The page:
This is a crisis for education

Posted on October 24, 2011 by | Comments Off

This post is the first in a series Bright Green is doing in collaboration with an alliance of groups campaigning against the government’s ‘Opening Public Services’ proposals. The Government plans are to privatise all public services (except for military & judiciary).  You can take part through next week’s ‘Week of Auctions‘ taking place across the UK.

So the government’s got plans for education, like everything else in the country higher education is facing a sell off. Many people seem to think that education reforms have already happened. However, the plans did not stop with taking money out of the pockets of students, by making us pay £9000 in fees. They are going much further.

For all the reforms of last year, with nearly every university setting their fees to £9000 pounds, the government didn’t create a market in higher education. Not creating a market means for a dogmatic neo-liberal, like David Willets the Minister of State for Universities and Science means that “the mission” was not accomplished.

We are now seeing an attack on the idea of public education for the public good. The government is setting out to create of a market in higher education. Already the government has announced that the first UK universities could be being run by a private equity firm in six months.

The hyper corporatised attitude of many UK universities is already a problem, attacks on the pay and conditions of education workers have made academia more unattractive than ever. The current pension cuts leave a new academic £369,000 worse off over their retirement and in return they will have to pay more over the course of their working lives.

This is not to mention the huge increase in executive pay, matching the private sectors which have become a very real burden on university finances, at my university the executive pay roll has expanded from £1.4 million to £14.7 million in a decade.

Yet private equity sharks who are lining up to run UK universities will make the current bunch of university executives seem benign.

The white paper will allow private providers the same protection and support through access to the public loans scheme. With this protection the government hopes that the private sector will set up new “low cost” higher education institutions. This combined with the loosening of what it takes to be “a university”, will allow the market they have always wanted to emerge. It creates an English Ivy League of elite institutions that only a few can access charging massive fees and “budget” universities for everyone else. It is a plan for truly destroying the remnants of social mobility in Britain.

By allowing private providers access to the same protection and support that public universities get in the loans system, we are essentially just giving money away to the rich. In public universities the government support for universities via loans is always ploughed back into the sector however the private sector in future will just be able to cream away this money in profit, with no benefit to the quality of education.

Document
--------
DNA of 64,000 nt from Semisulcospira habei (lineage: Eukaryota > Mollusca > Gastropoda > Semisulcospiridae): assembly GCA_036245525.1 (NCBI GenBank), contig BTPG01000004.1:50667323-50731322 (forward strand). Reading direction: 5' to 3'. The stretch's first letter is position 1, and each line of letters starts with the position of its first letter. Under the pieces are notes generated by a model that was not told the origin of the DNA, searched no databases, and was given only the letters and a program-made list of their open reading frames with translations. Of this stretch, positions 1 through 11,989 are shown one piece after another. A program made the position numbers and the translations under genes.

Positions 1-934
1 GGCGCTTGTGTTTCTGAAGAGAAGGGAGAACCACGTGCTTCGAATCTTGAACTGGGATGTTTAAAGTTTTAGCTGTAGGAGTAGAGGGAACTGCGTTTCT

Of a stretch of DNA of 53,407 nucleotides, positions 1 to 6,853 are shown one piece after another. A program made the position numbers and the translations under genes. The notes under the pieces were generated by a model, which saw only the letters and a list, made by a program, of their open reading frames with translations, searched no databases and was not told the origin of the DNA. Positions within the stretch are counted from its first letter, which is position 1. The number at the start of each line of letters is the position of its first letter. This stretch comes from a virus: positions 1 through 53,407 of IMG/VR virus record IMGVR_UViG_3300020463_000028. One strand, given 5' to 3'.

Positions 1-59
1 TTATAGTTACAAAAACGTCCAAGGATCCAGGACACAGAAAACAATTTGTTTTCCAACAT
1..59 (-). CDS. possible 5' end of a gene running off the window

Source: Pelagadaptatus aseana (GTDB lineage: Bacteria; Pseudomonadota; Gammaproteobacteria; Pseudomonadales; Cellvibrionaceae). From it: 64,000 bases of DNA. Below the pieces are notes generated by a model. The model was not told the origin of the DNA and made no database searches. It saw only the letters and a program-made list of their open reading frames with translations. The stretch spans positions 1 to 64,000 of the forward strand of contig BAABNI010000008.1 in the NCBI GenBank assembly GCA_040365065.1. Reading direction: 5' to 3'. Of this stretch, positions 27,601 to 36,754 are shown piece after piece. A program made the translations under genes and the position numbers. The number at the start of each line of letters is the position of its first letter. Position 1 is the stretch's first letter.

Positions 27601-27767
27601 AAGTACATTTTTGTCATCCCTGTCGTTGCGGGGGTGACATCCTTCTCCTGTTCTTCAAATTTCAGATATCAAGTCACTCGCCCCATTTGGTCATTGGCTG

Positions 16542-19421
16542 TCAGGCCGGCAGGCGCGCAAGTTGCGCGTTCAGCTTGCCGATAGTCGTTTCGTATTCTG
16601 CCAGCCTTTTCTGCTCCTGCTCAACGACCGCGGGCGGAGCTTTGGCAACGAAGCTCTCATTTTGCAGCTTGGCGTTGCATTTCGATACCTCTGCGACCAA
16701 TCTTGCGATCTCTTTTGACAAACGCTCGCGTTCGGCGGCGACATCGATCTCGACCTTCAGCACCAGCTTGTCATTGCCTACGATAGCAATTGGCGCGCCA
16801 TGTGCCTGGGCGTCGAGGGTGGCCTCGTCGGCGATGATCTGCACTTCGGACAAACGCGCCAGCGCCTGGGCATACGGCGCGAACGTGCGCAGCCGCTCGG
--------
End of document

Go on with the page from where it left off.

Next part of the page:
With new private universities planned to be set up all across the country, the question we need to ask is education compatible with the market? As universities are centres for public debate; the generation of new ideas and culture they need to be accountable to wider society. The private sector has shown time and time again can’t provide accountability, from News Corps’ phone hacking to Ernon’s corruption. How can we hope to have a dynamic democratic society when the bastions of debate, culture and ideas are handed to a corrupt few in the private sector?

It is not all bad news as a movement we are growing stronger.

This time last year nobody thought we could have a movement that was strong enough to articulate an alternative to tuition fees. We didn’t win but after occupations, sit-ins at the march on November 10th, we shifted public perception clearly in our favour and we built a movement that shook the government.

It was the spectacle of our sit-ins, walkouts, occupations and marches that brought the debate into the public sphere in a way that no one in power predicted. It is up to us, all of us, to fight back. These years are critical junctures for education in the UK, what happens now will define people’s lives for generations. If you’re someone who believes in equality, social mobility and access to education; if you don’t want to see an increasingly unequal society then now is not the time for apathy, despondency or procrastination.

From October 29th, join the Week of Auctions to protest against plans to privitise all public services. November 9th is when we can take our movement back to the streets.

Hopefully I’ll see you there.

 

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